 Products (processes of curriculum and module development)

 Services (student, staff support, information resources etc.)

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Purposes of Existing Quality Standards Models

Accreditation: a form of mandatory certification or licensing of institutionss/programs

Certification/Label: recognition from the body originating the quality model (non-mandatory bodies)

Benchmarking: comparison of institutional performance with that of others

Advisory: documents review offering structured guidance

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 Most governments had systems in place for accreditation and QA of HE addressing DE and online provision (Tynan, 2011)

 QA systems emphasize the creation of a quality culture & continuous improvement (Jung, Wong, & Belawati, 2013)

 Involving all staff in the creation of shared definition of

quality and development of QA system – creating ownership

 Focus on pedagogy, learner support and management

 Gradually move towards performance/outcome-based approach

 Importance of institutional leaderships

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UNIVERSITAS TERBUKA

years of serving

the nation

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UNIVERSITAS TERBUKA

Established in 1984, single mode university, the only tertiary

institution using exclusively distance education mode of delivery.

Mission: to provide Accessible,

Affordable, Flexible quality higher education

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Implementation Policies on: Policies on: Open admission No age limit No Entrance Test No Dropout system Multi Entry - Exit

Admission by : Study Program OR

Loosed Courses

Open registration

Registration :

• by course package OR individual course • regularly OR irregularly

• from the beginning OR by credit transfer

 1.2 million enrolled students

 550 active students  426.503 registered students in 2015.1  12% of national HE participation rate

Universitas Terbuka

Open Policy

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LEARNING SUPPORT SYSTEM

Digital Library : e-books, e-journals, thesis, OERs/SUAKA, dissertation, research reports, Virtual Reading Room

>4000 virtual classes/online/ mobile tutorial per semester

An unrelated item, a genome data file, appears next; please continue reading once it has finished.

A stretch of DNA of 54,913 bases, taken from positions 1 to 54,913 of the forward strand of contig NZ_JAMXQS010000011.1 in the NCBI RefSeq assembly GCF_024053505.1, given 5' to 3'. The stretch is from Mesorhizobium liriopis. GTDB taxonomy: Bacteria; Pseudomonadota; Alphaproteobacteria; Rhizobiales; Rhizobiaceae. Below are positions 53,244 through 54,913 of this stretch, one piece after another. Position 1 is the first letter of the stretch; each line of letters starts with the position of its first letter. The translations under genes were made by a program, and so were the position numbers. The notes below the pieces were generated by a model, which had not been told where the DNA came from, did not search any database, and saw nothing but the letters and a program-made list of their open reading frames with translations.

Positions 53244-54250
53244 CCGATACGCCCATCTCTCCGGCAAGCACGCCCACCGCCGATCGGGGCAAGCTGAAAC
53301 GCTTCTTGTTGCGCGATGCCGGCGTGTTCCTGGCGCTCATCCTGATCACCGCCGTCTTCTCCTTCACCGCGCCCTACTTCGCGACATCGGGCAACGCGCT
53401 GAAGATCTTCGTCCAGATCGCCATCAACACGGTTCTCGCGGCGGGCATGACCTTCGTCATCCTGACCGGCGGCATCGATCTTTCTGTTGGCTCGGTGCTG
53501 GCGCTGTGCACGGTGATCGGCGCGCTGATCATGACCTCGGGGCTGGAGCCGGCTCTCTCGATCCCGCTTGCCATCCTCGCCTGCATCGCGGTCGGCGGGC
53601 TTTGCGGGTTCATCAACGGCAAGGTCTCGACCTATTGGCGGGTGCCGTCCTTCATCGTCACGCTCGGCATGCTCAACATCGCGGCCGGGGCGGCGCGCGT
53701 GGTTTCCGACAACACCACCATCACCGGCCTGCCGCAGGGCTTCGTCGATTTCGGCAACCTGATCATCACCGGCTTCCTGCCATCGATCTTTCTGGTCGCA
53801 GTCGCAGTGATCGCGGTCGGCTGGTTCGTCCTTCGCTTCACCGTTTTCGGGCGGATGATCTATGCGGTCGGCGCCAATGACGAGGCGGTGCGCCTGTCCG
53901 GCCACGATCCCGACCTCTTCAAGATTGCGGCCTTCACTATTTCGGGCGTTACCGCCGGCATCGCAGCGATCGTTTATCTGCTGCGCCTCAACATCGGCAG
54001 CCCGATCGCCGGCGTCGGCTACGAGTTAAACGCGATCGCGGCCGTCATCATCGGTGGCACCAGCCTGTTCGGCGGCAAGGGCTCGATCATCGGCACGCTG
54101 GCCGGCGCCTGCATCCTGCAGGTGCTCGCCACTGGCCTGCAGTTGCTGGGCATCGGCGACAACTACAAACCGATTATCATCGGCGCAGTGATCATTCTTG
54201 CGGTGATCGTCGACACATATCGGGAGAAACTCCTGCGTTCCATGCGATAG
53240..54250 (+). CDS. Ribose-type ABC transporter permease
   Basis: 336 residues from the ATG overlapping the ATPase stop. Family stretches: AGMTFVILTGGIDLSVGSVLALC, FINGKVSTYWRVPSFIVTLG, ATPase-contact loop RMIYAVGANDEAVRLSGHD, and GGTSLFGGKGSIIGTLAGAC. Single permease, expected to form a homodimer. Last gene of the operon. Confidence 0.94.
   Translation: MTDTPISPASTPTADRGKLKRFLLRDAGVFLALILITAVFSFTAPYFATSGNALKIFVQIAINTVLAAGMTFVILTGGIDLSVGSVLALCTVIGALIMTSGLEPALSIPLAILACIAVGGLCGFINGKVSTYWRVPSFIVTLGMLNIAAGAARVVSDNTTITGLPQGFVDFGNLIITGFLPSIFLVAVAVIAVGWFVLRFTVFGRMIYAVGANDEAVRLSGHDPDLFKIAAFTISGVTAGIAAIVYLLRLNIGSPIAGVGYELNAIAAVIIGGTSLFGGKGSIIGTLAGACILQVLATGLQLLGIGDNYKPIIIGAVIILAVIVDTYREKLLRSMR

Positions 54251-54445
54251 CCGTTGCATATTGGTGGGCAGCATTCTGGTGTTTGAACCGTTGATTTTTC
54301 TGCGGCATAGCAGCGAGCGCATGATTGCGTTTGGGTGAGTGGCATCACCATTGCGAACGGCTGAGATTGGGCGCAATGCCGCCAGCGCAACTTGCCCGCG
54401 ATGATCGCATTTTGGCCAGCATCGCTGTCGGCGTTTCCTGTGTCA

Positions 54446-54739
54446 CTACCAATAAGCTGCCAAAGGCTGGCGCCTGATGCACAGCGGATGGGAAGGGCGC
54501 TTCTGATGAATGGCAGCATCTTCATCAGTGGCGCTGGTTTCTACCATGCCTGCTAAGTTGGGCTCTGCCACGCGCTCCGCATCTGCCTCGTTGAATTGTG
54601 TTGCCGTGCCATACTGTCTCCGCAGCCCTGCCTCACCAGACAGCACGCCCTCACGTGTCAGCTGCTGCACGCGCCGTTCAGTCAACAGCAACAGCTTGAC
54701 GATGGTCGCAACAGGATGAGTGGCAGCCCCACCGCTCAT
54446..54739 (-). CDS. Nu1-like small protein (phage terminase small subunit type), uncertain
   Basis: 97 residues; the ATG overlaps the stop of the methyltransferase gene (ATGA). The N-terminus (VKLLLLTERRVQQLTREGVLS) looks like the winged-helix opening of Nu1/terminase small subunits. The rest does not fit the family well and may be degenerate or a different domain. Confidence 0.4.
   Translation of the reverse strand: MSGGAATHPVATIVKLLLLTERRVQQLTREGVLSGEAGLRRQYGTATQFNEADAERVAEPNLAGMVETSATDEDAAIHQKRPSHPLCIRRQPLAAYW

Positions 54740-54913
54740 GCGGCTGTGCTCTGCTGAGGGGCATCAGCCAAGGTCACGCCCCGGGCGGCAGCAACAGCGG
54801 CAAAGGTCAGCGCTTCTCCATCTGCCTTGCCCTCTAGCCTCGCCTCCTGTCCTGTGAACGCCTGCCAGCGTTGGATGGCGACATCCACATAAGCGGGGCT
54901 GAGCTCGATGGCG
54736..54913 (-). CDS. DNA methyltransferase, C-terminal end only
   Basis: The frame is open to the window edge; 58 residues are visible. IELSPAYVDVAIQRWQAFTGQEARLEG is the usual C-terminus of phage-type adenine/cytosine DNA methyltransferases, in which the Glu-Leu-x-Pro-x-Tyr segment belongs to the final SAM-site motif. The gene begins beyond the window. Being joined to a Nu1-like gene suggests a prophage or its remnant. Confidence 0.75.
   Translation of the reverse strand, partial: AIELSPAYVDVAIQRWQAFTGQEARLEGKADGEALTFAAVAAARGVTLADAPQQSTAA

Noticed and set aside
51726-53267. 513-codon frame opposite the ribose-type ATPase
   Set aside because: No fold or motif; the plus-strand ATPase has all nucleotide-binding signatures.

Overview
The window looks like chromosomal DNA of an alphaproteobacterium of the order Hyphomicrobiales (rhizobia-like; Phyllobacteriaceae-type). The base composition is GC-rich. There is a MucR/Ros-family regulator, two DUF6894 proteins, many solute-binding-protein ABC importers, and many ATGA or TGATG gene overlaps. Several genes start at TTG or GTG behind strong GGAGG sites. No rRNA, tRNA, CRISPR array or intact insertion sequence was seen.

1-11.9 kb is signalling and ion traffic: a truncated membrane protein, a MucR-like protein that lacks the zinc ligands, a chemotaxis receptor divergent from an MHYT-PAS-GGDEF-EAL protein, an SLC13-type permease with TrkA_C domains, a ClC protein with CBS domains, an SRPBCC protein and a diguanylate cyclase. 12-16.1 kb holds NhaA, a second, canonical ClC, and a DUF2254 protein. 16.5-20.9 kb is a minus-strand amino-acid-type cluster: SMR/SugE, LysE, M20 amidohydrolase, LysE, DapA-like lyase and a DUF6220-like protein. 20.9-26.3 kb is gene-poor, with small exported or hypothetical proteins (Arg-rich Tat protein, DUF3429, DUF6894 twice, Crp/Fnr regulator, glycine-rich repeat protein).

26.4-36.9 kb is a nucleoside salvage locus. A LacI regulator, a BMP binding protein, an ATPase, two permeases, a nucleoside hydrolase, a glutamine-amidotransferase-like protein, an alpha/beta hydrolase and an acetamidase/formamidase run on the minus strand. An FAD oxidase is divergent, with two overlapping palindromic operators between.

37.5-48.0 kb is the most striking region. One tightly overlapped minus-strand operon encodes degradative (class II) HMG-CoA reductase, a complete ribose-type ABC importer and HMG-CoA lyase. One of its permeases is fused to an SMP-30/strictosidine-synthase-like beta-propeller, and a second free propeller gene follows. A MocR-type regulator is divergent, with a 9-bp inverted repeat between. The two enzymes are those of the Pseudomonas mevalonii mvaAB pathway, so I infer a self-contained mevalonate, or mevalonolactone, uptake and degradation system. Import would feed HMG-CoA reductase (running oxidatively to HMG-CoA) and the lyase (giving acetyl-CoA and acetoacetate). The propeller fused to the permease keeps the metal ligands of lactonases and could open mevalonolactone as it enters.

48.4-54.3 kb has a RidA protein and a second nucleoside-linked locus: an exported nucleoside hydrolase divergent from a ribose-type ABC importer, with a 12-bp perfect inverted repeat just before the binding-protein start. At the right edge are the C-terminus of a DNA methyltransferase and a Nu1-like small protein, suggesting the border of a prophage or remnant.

Face-to-face Tutorials in 446 cities

>1000 Learning Material Packages

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In Indonesia Abroad

# of Student-Course Exam

Processed # of City # of Exam Rooms Students # of City # of Students # of

741 21,781 456,231 12 369 2,136,259 # of Exam Supervisors/Proctors 40,421

UNIVERSITAS TERBUKA

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INTERNAL QA SYSTEM - history

2001

Establishment of a QA Committee & Searching for QA framework

2002

AAOU’s draft of QA Framework (9 components)

Development 107QA Policies & 117 Manuals

2003

Establishment of a QA Centre (known as Pusat Jaminan

Kualitas or PUSMINTAS)

2012

New AAOU QA Framework + National QA indicators + ICDE Quality Checklist

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Draft of AAOU QA FRAMEWORK: 9 COMPONENTS

107 Statement of Best Practices

SIMINTAS UT 2002: 9 COMPONENTS

107 Statement of Best Practices

AAOU QA FRAMEWORK 2010: 10 COMPONENTS

132 Statement of Best Practices

SIMINTAS UT 2012: 10 Components

110 Quality Policies

ICDE Review checklist ISO standards National Accreditation Board for HE HE-Quality Assurance Standards

QA 2012

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1. Policy and planning (7 Policies – statement of best practices) 2. Human resources (8 Policies)

3. Internal Management (15 Policies)

4. Learners and Learner Profiles (8 Policies)

5. Program Design and Development (12 Policies) 6. Course Design and Development (11 Policies) 7. Learning supports (10 Policies)

8. Infrastructure, Media and Learning Resources (4 Policies) 9. Student Assessment (22 Policies)

10. Research and Community Services (13 Policies)

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Exp. Program Design and Development

QA Policies

Programs are developed on the basis of needs of learners

either through market research, or consultation with industry and profession.

 Programs reflect institutional mission and objectives.

Access requirements for the program are as open as

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Coordinated and monitored by the QA Center 110 QA Policies QA Manuals Business Processes Working Units Matrices of QA Responsibilities Working Procedures - Indicators of Quality

QA Implementation Scheme

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EXTERNAL ASSESSMENT, CERTIFICATION & ACCREDITATION

 In Indonesia, QA in higher education is enforced through both self-evaluation monitored directly by the Ministry of National Education and

accreditation processes by an independent accreditation agency (BAN-PT).

 UT has decided to invite other external assessors: the International Council for Open and Distance Education (ICDE) and the International

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CONCLUSION

DE sectors has BETTER developed QA processes than face-to-face institutions

(Ossiannilsson et.al., 2015)

Face-to-face teaching is NOT better than distance or online learning

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Jung and Latchem (2102), make sure that we:

• take a

systemic approach

to quality assurance;

• see QA as a process of

continuous improvement

;

• place the

focus on outcomes

as the leading measure of quality;

• move the institution from external controls to an

internal culture of quality

.

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Simply because:

Poor quality has very high costs

so investment in quality is worthwhile.

QUALITY IS THE KEY TO OUR EXISTENCE

CONCLUSION